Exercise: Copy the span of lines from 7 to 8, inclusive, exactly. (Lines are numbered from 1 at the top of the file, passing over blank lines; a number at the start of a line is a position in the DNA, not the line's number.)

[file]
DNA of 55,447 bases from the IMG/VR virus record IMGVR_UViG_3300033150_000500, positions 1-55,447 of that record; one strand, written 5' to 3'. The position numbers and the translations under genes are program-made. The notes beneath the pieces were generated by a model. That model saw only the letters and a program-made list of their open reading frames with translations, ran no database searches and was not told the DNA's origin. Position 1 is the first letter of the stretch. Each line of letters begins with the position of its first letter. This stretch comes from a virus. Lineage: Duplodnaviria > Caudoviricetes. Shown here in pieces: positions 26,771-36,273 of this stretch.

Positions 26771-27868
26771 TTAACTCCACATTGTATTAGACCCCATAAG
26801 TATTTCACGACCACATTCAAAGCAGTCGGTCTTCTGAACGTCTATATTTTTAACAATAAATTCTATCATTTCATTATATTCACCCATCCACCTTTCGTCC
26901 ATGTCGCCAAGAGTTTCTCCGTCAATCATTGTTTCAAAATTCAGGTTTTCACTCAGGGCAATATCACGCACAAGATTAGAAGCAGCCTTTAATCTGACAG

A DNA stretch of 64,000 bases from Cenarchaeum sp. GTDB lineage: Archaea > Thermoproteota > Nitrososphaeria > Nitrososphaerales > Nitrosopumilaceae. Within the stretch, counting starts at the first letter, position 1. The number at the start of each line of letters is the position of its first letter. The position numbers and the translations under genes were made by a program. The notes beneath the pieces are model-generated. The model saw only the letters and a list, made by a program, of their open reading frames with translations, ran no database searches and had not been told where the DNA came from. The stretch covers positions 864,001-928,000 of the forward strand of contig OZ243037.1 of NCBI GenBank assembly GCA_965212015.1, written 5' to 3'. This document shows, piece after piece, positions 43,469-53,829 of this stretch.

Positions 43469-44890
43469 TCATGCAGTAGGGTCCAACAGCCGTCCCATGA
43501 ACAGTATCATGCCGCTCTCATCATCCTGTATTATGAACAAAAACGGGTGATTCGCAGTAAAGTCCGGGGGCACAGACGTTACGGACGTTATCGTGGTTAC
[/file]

Positions 43469-44890
43469 TCATGCAGTAGGGTCCAACAGCCGTCCCATGA